Global Science Report is a feature from the Center for the Study of Science, where we highlight one or two important new items in the scientific literature or the popular media. For broader and more technical perspectives, consult our monthly “Current Wisdom.”
While we hate to beat a dead horse, despite our best efforts, it’s apparently still alive and kicking.
It is a horse called “Global Warmed Causes Cold Winters and Therefore We Should Regulate Carbon Dioxide Emissions” and proudly jockeyed by White House science adviser John Holdren. (It is rumored that the horse was sired by “Comply or Die,” the winner of the 2008 Grand National Steeplechase and a favorite among the global warming alarmist crowd.)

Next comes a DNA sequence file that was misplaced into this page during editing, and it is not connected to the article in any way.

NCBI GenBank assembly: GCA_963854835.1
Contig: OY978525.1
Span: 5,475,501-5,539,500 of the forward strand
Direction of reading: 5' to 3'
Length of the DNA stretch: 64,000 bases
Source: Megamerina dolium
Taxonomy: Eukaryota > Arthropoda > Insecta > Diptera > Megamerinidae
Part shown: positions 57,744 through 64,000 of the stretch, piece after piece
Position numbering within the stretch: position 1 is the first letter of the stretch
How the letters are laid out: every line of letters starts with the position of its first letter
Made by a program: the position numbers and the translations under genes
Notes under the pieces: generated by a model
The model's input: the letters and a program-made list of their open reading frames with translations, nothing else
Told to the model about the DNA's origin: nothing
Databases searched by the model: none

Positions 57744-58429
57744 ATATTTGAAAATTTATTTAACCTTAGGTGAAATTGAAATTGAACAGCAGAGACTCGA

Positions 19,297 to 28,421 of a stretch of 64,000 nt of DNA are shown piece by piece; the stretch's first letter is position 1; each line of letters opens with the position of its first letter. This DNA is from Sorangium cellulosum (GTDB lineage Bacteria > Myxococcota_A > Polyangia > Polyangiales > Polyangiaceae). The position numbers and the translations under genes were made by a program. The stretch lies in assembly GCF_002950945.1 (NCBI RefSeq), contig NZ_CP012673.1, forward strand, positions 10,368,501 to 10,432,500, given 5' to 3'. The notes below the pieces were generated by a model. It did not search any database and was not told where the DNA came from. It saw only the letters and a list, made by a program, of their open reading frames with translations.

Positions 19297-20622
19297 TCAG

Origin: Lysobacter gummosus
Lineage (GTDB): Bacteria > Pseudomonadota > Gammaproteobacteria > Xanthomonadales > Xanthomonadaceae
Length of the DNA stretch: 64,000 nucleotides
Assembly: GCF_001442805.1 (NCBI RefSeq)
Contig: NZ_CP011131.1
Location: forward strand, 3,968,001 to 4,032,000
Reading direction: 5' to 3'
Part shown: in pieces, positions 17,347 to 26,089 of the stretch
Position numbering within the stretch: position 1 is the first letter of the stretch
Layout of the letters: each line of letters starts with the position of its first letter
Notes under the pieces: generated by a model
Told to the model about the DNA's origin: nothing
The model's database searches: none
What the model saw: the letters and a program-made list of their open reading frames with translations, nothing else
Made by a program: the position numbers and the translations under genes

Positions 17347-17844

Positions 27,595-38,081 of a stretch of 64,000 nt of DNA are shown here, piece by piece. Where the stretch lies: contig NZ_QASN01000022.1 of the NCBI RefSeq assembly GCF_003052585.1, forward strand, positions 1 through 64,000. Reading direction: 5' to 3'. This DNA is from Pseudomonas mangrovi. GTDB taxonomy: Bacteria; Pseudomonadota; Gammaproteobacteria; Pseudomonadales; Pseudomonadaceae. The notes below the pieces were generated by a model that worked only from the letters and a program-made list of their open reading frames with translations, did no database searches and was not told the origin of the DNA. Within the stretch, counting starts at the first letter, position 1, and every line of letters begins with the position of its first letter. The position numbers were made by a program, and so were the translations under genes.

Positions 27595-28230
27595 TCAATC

Previously, on several occasions, we have pointed out that Holdren’s view that greenhouse gas-induced climate changes lead to more frequent cold outbreaks (as espoused in this YouTube video produced by the White House during last winter’s frigid cold) is a (dwindling) minority viewpoint. Leading researchers on the topic have made a special point of declaring that the hypothesis is rather unlikely.
In recent months, new research, in part inspired by last winter’s “polar vortex” excursion southward into the eastern United States, and the White House-spurred speculation that it was caused by anthropogenic climate change, has hit the scientific press. In each case, new research has found little evidence in support of Holdren’s contention and a rather lot of evidence to the contrary.
In fact, so much evidence has built up against Holdren that the good folks over at the Competitive Enterprise Institute (CEI) filed a formal request for correction with the White House Office of Science and Technology Policy under what’s known as the federal Data Quality Act.